Summary of “Ben Simmons Bursts His Own Bubble”

An NBA court is 94 feet wide and 50 feet tall, and at only 21 years old, Ben Simmons manipulates the geometry of his surroundings about as well as any player.
Basketball isn’t played in a vacuum, but Simmons does seem to operate in a physical bubble.
There will be at least 6 feet between Simmons and his closest defender on nearly every play he initiates.
A Martian catching an ESPN broadcast from outer space would wonder why Simmons is the only player in the NBA with an undetectable repulsion field.
On one play in Philadelphia’s blowout win over Minnesota on Saturday, Simmons just stopped.
No full-time point guard in NBA history has been as tall as Simmons.
There are 11 three-man units that allow fewer than 100 points per 100 possessions; seven of them are Sixers lineups, and six of them involve Simmons.
The way in which Simmons is defended is unlike all but one starting ball handler in the league, a player who had at one time exemplified the same joy that Simmons evokes today.

The orginal article.

Summary of “The Myth Of Traveling Light”

Traveling light frees you up in small ways, like letting you wander into a pretty neighborhood and decide that, actually, that’s where you want to stay that night.
Of course, traveling light allows you to sanctimoniously drone on about the benefits of traveling light, as though it’s an indication of character strength instead of a personal choice – as though being willing to wear the same shirt for days without washing it is something to be smug about.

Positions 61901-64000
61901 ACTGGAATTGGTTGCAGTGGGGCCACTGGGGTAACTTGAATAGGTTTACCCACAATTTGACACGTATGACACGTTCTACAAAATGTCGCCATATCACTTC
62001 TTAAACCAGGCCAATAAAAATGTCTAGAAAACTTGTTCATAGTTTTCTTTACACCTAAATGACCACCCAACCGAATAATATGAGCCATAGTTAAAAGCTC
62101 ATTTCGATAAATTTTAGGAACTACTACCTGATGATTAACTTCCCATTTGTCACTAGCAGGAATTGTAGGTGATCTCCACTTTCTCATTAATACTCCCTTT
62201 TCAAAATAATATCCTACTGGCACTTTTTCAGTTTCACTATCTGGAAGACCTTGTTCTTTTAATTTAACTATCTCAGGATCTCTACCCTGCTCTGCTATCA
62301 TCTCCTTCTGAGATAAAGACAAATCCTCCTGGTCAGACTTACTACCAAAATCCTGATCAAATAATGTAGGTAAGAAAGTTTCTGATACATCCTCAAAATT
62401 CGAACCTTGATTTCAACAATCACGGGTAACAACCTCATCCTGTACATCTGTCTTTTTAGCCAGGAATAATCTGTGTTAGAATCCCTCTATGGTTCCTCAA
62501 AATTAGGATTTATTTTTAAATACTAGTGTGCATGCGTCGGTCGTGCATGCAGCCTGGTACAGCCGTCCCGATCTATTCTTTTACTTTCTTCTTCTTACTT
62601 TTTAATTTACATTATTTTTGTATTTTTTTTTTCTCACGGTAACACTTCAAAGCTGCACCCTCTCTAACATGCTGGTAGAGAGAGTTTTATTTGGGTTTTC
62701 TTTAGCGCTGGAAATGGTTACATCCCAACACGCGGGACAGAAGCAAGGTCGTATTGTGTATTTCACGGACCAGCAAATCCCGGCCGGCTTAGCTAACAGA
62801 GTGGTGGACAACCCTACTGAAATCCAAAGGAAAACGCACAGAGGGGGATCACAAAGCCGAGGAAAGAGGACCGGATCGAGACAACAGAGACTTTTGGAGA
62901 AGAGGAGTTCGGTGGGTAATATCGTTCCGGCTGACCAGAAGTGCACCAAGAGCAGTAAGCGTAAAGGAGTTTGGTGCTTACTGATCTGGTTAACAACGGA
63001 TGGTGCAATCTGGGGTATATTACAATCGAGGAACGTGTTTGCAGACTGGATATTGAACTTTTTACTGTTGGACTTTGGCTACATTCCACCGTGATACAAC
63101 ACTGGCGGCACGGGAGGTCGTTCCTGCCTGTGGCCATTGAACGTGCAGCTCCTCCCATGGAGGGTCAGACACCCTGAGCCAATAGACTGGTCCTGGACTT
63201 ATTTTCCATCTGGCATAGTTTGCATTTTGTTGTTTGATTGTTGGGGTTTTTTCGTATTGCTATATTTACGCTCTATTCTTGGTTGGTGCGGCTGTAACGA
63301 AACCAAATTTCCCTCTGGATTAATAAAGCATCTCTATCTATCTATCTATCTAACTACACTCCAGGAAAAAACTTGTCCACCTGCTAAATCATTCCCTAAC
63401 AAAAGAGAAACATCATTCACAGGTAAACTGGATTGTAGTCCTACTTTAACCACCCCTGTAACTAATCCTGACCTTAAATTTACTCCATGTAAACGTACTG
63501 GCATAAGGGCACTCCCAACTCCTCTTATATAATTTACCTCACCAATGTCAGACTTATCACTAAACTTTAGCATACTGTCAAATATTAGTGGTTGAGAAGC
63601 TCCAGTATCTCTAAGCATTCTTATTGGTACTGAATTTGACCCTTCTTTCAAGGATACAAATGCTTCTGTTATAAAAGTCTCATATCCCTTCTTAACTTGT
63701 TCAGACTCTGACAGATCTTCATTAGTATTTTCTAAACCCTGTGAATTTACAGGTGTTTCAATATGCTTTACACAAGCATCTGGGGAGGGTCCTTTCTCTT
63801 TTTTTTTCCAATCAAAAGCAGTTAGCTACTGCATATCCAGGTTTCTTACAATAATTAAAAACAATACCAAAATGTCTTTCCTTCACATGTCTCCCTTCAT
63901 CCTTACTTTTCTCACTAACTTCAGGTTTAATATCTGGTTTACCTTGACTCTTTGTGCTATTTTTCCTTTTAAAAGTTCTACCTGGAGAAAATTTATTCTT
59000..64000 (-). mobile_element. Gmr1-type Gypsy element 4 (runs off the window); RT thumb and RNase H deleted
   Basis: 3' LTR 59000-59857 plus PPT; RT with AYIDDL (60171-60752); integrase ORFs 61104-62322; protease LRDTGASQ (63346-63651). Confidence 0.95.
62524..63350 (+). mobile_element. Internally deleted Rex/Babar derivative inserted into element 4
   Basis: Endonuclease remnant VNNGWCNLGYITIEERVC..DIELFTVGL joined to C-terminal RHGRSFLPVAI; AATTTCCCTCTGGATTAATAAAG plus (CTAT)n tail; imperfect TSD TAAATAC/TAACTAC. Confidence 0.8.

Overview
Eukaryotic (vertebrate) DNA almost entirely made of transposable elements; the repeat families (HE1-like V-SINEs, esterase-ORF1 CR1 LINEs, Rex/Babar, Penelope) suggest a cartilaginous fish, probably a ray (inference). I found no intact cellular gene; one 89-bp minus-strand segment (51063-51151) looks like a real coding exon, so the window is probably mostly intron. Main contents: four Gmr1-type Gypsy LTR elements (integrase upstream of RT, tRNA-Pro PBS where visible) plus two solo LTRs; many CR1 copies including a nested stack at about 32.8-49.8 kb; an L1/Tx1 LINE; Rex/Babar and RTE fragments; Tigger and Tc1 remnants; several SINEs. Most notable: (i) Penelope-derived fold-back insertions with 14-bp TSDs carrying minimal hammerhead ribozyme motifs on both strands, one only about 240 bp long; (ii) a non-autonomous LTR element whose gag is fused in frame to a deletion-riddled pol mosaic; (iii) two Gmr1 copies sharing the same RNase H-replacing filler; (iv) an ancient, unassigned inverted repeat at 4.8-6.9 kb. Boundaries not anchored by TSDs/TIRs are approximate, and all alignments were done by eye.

There’s definitely no traveling light with kids, who require snacks and strollers, distractions and diapers – or if there is, it requires a militancy or bravado beyond my limited comprehension.
Then traveling light is, at heart, about going solo.
The real trick to traveling light is more simple than any of that.
That’s the kind of traveling light I stayed in love with, even as I grew up and got jobs and started focusing on how to tease a fortnight’s worth of semi-professional outfits out of a carry-on instead. I still like to pretend I can cross the distance between the person I was and the person I became lightly, like it’s nothing at all, even though I feel it more than ever.
My parents had their own stints of traveling light, back before they had to heft the load of three children.
Traveling light had always appealed to me as the flipside of those long trips hauling heavy suitcases over oceans to visit friends and family.

The orginal article.

Summary of “Why Process Is U.S. Health Care’s Biggest Problem”

That’s why simply making a poor process electronic by implementing an electronic health record doesn’t lead to better quality or cost.
Health care technology is very effective when it is used to support a well-designed care process.
Examples of these systems include electronic alerts for medication interactions and reminders to ensure all steps in the care process for the pneumonia patient are followed.
There are two types of improvement systems needed to create a well-designed care process.